Staff Spotlight: Bonnie Gilgallon

Here at Such A Voice we bring together some pretty incredible professionals from all different parts of the world to provide our students with a top voice-over education. Our staff members have such a wide variety of backgrounds and unique personalities. From working VO actors starring in movies, videogames and national TV commercial campaigns, to producers spending their days working on voice-over demos as well as broadcast voice-over work, to copywriters, casting directors and many other industry skills in between! We genuinely love bringing our expertise and our experiences together to create the best programs for our students.

For the third spotlight in this series, we’d like to introduce you to one of Such A Voice’s personal coaches, Bonnie Gilgallon.

  • How did you get started in the voice-over industry? I got started in the v.o. industry when a friend who was working for a small radio station asked me to record a few spots for him (I was in college.)
  • Where were you born and where do you live now? I was born in Washington, D.C. and grew up in Maryland.  I now live in La Quinta, California, just outside of Palm Springs.
  • What was your most exciting voice-over job so far? I would say my most exciting/rewarding v.o. job so far was being the signature voice for Lifestream, a local blood bank.  They do great work and I was proud to be associated with them.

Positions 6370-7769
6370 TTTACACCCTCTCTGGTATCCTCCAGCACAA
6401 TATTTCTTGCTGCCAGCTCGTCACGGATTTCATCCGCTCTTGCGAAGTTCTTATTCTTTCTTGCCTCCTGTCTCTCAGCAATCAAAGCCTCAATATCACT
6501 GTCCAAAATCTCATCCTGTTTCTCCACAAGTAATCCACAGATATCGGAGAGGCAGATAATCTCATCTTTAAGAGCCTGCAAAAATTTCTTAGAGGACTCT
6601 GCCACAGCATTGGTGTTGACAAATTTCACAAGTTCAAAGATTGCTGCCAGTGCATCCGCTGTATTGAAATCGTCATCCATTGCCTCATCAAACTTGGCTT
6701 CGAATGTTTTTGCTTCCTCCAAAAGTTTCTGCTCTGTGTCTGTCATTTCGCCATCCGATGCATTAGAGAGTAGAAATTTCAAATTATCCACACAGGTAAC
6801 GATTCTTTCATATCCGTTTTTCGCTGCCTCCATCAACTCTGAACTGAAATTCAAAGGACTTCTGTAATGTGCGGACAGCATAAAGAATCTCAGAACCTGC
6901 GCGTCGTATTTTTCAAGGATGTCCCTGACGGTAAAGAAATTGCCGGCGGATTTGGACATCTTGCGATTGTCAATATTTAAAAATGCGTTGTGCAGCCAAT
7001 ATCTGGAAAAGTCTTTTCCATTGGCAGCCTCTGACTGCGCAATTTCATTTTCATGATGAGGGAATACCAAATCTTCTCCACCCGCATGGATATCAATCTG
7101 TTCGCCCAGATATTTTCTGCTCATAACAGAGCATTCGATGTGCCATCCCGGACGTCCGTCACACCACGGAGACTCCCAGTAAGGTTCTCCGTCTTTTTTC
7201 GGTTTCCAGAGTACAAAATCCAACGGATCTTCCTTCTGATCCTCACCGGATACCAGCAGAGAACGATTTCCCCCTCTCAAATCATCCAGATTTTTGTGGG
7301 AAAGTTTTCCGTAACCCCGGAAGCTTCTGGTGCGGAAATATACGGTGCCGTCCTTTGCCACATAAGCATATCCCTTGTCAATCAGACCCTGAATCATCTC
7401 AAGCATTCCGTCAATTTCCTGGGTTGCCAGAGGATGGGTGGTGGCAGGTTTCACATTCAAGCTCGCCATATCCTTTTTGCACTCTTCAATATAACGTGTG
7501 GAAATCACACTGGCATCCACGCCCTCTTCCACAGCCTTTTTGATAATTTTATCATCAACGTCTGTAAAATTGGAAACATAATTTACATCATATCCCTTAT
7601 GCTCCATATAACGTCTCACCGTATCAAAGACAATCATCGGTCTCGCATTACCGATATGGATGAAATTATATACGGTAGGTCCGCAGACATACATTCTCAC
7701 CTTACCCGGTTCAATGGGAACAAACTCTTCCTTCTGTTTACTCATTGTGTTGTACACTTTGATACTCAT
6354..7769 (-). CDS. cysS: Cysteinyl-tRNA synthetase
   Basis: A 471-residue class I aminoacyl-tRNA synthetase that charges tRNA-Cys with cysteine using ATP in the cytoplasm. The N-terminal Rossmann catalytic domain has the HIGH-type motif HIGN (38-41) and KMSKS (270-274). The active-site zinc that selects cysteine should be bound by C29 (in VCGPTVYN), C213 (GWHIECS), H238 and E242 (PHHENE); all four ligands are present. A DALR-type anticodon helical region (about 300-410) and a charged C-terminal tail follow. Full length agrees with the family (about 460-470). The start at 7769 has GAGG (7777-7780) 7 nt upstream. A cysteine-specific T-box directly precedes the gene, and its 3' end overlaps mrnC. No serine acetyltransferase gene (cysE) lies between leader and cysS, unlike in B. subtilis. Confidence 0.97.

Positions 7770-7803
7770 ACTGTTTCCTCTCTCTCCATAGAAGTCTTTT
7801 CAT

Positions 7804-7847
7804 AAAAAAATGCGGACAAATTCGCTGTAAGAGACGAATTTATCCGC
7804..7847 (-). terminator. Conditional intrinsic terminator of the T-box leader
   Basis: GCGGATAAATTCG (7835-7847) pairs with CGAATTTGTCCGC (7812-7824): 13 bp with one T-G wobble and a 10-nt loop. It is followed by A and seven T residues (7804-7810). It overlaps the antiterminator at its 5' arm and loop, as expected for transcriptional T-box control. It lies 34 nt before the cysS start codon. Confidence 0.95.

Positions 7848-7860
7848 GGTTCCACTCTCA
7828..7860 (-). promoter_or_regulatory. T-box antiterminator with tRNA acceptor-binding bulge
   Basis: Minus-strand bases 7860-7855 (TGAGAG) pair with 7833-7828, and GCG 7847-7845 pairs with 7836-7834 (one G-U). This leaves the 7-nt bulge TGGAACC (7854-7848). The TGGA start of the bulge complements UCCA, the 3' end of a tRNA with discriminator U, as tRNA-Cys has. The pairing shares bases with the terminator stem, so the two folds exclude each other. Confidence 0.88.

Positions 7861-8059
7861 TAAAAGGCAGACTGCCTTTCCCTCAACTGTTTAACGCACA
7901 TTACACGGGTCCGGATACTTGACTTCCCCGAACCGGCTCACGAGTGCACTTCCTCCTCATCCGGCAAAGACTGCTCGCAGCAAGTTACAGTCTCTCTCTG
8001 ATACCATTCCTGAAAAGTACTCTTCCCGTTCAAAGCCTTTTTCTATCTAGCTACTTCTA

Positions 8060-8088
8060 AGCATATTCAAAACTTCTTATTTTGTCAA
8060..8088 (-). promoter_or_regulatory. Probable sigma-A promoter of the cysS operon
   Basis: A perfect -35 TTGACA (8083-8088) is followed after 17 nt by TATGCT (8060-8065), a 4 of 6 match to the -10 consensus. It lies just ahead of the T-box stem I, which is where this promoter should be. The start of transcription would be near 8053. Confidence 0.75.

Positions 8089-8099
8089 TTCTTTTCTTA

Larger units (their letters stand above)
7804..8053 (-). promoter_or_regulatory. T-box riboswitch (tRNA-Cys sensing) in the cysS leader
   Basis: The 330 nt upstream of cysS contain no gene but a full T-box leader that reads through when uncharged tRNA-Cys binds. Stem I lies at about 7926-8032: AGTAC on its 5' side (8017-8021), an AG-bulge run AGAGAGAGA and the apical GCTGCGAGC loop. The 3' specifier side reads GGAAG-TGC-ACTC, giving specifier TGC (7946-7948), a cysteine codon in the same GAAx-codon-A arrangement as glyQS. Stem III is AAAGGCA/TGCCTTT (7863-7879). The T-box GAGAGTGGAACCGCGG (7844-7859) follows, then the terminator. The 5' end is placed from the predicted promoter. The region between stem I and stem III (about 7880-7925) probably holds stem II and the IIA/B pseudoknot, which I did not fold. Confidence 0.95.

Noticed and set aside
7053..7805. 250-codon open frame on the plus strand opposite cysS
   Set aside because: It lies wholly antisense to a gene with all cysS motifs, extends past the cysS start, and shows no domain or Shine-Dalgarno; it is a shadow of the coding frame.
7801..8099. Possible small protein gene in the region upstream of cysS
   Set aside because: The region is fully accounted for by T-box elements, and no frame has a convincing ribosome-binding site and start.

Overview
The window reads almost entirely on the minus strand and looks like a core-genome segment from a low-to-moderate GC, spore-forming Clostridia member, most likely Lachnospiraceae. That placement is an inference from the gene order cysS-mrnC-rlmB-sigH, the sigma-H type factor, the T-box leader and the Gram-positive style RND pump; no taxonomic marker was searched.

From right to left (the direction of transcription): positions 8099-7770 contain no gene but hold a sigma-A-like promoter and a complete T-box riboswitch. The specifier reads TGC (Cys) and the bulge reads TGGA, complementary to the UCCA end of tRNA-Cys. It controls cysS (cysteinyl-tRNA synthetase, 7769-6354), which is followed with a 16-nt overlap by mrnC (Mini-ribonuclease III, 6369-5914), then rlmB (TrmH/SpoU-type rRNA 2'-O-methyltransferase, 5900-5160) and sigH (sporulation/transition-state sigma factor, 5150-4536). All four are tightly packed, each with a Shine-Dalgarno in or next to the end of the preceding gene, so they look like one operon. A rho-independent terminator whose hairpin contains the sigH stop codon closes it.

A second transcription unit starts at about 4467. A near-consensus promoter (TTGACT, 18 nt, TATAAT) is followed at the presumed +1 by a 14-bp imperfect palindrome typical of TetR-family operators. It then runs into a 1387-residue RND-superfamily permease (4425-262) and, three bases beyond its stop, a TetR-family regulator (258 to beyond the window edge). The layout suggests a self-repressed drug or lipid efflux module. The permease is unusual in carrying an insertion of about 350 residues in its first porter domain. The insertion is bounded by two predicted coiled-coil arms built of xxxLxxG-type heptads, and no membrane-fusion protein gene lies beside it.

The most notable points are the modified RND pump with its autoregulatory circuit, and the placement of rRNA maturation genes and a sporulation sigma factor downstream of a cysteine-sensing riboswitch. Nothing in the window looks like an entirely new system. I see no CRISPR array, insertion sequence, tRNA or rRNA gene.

• What is your favorite childhood memory? I loved the 7 years of piano lessons I took as a child.
  • Why did you choose this profession? I chose this profession because it’s challenging, creative and fun.  Being able to use one’s voice to move people and affect them emotionally is quite rewarding.
  • What microphone do you have in your home studio? My microphone is a RODE NT1-A
  • What’s on your bucket list this year? On my bucket list this year is recording a jazz cd and finishing a book I am writing about the detached retina I suffered 3 years ago.  The aftermath of the surgery and 6 week rehab was life-changing.  It was a profound experience that resulted in huge spiritual growth.
  • What are you the most proud of in life? I am most proud of being a survivor who has turned traumatic experiences in life into lessons that have made me a better person.
  • What’s something most people don’t know about you? That I write theatre reviews for a local newspaper.
  • Tell us what was the best advice relating to the voice-over industry that someone told you once?  The best v.o.-related advice I ever got was “be the best you that you can be!”



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